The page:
How to Handle Duplicate Credit and Debit Card Charges

January 4, 2018, Written By John H. Oldshue

Yesterday, Capital One received several reports about duplicate transactions on debit cards they issued. The bank had “all hands on deck” to resolve the matter, and announced on Twitter today that all balances should now be accurate.

If you face a similar situation in the future, there are a few steps to take to dispute duplicate credit and debit card charges:

  1. Contact your card provider to alert them of the duplicate charge. They can usually process a refund for you or contact the merchant to file a claim on your behalf. If the charges are from suspicious activity, the bank can freeze your account or cancel your card so you do not receive any extra charges.
  2. Contact the merchant or billing company that created the second charge. You should do this regardless of whether your credit card provider is issuing a refund. If the card company is processing the refund, the merchant may help the transaction move faster. If the card issuer is not processing a refund, the merchant should be able to do so on their end. Either way, the merchant will be alerted of the problem in case a similar situation occurs in the future.
  3. Confirm that the refund processes to your account within the time frame provided to you by the card issuer or merchant. If it does not go through, you will need to contact the bank or business again.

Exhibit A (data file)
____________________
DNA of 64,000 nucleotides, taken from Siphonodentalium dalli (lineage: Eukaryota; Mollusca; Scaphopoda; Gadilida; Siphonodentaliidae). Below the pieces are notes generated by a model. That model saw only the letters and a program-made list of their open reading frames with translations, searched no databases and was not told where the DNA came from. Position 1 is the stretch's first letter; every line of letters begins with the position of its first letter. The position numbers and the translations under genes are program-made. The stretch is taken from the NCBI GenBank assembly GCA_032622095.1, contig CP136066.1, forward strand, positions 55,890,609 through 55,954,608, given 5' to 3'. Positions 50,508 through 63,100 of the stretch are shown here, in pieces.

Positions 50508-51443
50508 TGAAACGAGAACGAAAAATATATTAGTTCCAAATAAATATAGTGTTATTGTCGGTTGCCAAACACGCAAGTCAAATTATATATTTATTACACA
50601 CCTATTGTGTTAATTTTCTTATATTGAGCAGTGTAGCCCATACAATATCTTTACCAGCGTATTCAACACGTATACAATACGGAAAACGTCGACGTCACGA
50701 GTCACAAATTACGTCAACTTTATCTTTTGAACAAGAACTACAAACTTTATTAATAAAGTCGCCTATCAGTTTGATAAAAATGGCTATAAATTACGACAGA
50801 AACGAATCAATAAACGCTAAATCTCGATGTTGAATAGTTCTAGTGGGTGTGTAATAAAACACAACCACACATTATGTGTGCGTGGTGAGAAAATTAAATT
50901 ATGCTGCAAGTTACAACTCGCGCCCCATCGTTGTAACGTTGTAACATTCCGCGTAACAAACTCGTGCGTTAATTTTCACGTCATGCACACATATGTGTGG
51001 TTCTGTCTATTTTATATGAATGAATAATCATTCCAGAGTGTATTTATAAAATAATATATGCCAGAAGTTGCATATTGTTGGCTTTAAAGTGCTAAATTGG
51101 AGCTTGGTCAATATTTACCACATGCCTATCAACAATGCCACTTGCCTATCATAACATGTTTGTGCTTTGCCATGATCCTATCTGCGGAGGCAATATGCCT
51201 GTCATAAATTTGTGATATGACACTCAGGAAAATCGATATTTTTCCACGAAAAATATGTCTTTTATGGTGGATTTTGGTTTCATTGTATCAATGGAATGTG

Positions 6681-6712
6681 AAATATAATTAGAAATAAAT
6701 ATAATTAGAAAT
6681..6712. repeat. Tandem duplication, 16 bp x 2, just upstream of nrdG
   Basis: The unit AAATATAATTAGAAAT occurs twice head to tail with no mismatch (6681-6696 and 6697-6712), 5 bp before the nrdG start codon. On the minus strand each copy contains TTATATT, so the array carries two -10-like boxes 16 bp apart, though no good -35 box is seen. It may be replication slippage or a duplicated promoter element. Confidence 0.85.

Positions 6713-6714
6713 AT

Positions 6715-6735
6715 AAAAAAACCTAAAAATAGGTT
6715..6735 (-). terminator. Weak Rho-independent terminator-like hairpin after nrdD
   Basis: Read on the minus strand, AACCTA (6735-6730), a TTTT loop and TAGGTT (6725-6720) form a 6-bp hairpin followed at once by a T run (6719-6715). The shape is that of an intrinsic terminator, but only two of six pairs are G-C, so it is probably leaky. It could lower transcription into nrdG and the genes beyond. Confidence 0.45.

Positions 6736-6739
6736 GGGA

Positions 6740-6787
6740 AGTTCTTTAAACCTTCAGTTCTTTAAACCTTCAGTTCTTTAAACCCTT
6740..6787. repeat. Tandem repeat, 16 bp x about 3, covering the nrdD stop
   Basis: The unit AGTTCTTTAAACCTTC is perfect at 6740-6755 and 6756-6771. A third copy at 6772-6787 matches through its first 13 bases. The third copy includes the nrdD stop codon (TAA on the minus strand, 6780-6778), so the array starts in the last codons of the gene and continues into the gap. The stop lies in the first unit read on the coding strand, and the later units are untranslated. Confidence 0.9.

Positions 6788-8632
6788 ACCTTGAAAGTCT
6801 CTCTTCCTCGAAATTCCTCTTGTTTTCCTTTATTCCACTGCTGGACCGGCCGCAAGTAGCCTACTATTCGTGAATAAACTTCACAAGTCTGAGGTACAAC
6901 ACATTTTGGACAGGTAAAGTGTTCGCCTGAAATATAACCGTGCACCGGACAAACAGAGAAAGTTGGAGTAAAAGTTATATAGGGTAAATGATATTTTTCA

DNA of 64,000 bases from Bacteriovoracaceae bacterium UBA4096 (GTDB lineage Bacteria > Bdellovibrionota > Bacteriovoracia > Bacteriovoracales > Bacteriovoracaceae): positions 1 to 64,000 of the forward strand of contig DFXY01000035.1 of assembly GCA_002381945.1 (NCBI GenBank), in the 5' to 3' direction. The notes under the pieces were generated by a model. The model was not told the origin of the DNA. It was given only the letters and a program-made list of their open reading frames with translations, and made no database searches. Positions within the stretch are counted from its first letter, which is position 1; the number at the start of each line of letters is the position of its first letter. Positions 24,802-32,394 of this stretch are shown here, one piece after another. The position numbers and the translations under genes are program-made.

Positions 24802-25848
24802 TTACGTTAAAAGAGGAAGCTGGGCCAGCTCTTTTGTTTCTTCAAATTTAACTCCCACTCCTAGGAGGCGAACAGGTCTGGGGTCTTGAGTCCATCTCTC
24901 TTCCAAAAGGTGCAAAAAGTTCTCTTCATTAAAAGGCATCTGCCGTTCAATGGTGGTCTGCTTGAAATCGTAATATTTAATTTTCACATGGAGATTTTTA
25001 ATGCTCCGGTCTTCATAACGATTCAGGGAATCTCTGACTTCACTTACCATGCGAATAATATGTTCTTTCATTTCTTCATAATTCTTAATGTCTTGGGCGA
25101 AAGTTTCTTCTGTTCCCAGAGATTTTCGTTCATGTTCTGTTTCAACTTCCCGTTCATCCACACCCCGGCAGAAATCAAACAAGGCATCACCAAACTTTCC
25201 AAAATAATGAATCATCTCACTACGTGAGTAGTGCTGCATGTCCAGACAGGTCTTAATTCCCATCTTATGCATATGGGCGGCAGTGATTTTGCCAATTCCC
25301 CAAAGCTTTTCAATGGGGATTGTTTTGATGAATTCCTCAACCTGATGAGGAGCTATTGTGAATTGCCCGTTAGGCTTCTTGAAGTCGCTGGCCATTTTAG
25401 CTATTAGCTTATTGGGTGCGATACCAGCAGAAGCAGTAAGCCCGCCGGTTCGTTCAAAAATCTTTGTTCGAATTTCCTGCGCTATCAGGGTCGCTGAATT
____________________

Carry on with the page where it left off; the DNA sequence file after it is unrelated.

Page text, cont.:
4. Monitor your account for other unauthorized transactions. If you see any suspicious activity, alert your card provider right away.
  5. Cancel your card or get a new account number if necessary. If it was just a billing error, you should not need new account information.

Some duplicate card charges can be reversed right away, while others require a few business days to process. This will depend on how the bank issuing the card communicates with the business that created the repeat transaction. If you do not receive a refund within the time quoted, contact the bank to check on the status of the reversal.



The information contained within this article was accurate as of January 4, 2018. For up-to-date
information on any of the terms, cards or offers mentioned above, visit the issuer's website.


About John H. Oldshue

John Oldshue is the creator of LowCards.com. He worked for over 15 years in television and won an Emmy award for his reporting. He covers credit card rate issues for LowCards.com.
View all posts by John H. Oldshue